By Tamas Mondovics
The U.S. Postal Service handles more than 668 million pieces of mail every day, and while the vast majority of it arrives intact, unfortunately thieves get to some of it before or after delivery.
Such was the case last month in Riverview as at least 100 residents woke up Christmas morning to find that their mail had been tampered with or taken.
According to Hillsborough County Sheriff’s Office deputies, in some cases, dozens of pieces of mail, including some Christmas cards and letters, were scattered on the lawns of homes in several subdivisions.
By early morning, deputies began responding to calls about the discarded mail in the Boyette Farms, Rivercrest, Tucker Rd. and Summerfield neighborhoods.
Further reports revealed that HCSO deputies began collecting the mail and returning it to the homeowners, while in one case, mail was shoved into another neighbor’s mailbox.
Concern over the theft and apparent vandalism grew as a number of pieces of mail were found opened as evidenced by torn envelopes.
Deputies returned much of the mail, but part of what they collected was turned over to the postmaster to be delivered back to the homes.
In addition, there were eight mailboxes knocked over on Lincoln Rd., however, deputies were unsure if it was connected to the mail tampering, and are investigating it as a related incident.
The incident, although confined to the Riverview area, prompted many to revisit the concern over the much-talked-about and worrisome trend of identity theft.
In recent times, the topic of medical identity theft has also worried many, as a thief who steals someone’s personal, insurance or medical information can use it to illegally obtain or pay for healthcare treatments, buy prescription drugs, have elective surgeries, or submit false insurance claims in that person’s name.
In its monthly newsletter, the Hillsborough County Consumer Protection Agency emphasized that medical identity theft can have a serious impact on an individual’s personal, financial and medical well-being, including any medical treatments received if the false information winds up on their medical records.
To help identify when one is a victim, the Federal Trade Commission (FTC) wants residents to consider such scenarios as:
Getting a bill for medical services one didn’t receive or a debt collector contacting a person about medical debt they don’t owe.
One may order a copy of his or her credit report at www.annualcreditreport.com, or by calling 1-877-322-8228. They may also possibly see medical collection notices that they don’t recognize.
Perhaps some might try to make a legitimate insurance claim, but their health plan says that they have reached their benefits limit, or a person is denied insurance because his or her medical records show a condition they don’t have.
To avoid being a victim, residents are urged to pay close attention to their medical, insurance and financial records in order to spot discrepancies and possible fraud.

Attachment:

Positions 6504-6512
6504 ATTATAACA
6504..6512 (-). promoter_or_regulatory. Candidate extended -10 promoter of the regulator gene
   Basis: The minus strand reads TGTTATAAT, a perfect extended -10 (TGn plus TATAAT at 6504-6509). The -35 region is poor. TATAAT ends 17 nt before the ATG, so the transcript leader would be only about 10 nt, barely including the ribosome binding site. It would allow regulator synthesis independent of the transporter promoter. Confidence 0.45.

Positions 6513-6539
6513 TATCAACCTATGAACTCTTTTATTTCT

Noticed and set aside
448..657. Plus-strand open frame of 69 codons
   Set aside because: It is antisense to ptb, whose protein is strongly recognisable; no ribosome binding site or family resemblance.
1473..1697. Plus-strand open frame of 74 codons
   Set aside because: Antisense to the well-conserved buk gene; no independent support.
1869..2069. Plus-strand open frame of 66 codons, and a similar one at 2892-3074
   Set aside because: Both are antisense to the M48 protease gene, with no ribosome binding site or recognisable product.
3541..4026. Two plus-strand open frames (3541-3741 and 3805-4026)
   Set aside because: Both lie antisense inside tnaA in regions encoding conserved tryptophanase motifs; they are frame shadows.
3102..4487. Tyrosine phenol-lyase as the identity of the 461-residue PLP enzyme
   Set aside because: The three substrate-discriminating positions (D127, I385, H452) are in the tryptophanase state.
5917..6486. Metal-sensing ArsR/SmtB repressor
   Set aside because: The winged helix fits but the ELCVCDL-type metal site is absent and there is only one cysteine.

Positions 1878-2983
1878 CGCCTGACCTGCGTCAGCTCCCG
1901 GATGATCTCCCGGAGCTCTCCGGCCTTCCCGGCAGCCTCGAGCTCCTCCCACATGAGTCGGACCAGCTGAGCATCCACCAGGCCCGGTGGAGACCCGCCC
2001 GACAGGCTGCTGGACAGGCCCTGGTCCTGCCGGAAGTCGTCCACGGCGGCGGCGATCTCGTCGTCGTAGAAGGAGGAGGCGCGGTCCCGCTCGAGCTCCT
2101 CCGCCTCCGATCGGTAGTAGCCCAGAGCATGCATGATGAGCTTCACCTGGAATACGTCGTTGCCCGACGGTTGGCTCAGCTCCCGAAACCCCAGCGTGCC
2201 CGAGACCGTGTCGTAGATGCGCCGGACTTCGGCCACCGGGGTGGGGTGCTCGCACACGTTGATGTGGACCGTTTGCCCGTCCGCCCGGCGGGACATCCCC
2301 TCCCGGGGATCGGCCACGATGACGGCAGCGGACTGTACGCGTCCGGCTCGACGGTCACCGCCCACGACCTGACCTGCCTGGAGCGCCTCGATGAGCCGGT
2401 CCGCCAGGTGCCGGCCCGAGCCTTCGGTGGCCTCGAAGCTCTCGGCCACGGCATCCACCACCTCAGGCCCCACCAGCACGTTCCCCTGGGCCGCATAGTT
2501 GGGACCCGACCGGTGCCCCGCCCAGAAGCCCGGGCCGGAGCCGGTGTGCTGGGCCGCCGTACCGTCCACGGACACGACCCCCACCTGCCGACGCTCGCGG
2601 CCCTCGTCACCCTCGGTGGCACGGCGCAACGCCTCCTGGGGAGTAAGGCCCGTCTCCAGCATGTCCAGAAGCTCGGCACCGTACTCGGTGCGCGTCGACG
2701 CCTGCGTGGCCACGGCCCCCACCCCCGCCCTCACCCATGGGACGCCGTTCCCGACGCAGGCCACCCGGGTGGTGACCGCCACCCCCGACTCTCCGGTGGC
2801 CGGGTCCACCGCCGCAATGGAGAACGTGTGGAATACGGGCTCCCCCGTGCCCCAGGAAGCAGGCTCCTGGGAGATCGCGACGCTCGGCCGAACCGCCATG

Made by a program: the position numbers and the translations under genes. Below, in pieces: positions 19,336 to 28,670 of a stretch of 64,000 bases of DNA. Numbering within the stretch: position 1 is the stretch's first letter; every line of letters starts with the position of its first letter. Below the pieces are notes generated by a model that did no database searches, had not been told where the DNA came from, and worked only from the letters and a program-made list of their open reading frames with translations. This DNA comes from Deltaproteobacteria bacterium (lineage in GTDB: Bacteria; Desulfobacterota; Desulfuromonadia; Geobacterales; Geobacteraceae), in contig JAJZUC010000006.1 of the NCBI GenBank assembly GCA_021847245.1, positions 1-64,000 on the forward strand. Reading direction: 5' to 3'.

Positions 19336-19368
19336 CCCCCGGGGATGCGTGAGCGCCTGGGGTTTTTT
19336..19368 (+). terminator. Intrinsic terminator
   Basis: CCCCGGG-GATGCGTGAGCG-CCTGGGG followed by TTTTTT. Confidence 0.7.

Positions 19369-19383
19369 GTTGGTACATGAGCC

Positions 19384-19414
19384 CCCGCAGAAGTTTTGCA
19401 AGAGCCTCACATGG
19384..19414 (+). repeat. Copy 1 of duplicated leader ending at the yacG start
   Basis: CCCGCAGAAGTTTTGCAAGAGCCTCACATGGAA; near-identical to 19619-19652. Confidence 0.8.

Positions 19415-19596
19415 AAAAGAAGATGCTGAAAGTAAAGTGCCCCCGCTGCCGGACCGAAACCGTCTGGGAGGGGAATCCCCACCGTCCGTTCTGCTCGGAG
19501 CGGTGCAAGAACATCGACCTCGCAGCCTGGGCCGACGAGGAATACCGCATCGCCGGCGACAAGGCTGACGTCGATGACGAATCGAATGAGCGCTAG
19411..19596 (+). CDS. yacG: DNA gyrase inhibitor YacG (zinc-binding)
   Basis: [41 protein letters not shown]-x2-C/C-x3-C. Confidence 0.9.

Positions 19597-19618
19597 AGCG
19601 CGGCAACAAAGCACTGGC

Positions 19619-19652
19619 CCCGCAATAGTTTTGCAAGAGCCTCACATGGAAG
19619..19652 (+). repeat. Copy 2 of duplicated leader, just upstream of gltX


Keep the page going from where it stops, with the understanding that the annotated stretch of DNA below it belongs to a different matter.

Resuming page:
Keep detailed records of all medical services received and request copies in writing from each provider, including doctors, clinics, hospitals, pharmacies, laboratories and health plans. Providers should produce your documents within 30 days.
Filing a complaint with the FTC at http://www.ftccomplaintassistant.gov or by phone at 1-877-438-4338 is also on the list of suggestions, along with filing a police report and sending copies of the report to a health plan’s fraud department, health care providers, and the three nationwide credit reporting companies.
TransUnion: 1-800-680-7289; http://www.transunion.com/; Equifax: 1-800-525-6285, www.equifax.com; Experian: 1-888-EXPERIAN (397-3742), www.experian.com.
After placing a fraud alert with one of the credit reporting companies, it is required to contact the others who will place an alert on their report.
It is also encouraged to learn how to freeze your credit by visiting the County’s Consumer Protection website and clicking on Consumer Topics – Protect Yourself Against Identity Theft – Freezing Your Credit.
Freezing a credit file can prevent thieves from opening new credit accounts under that name.
According to Kevin Jackson of the Hillsborough County Consumer Agency, residents should become familiar with the Health Insurance Portability and Accountability Act (HIPAA) Privacy Rule, which gives consumers the right to copies of their records that are maintained by health plans and medical providers covered by that law.
“HIPAA provides consumers the right to have errors corrected in their medical and billing records,” Jackson said.
HCSO detective and spokesperson, Larry McKinnon, acknowledged that the Riverview area mail theft incident does cause concern over identity theft and said that as the investigation continues, deputies are working closely with the U.S. Postal Service and are asking if anyone living in the Riverview area has home surveillance video that might be helpful, to give them a call at 247-8200.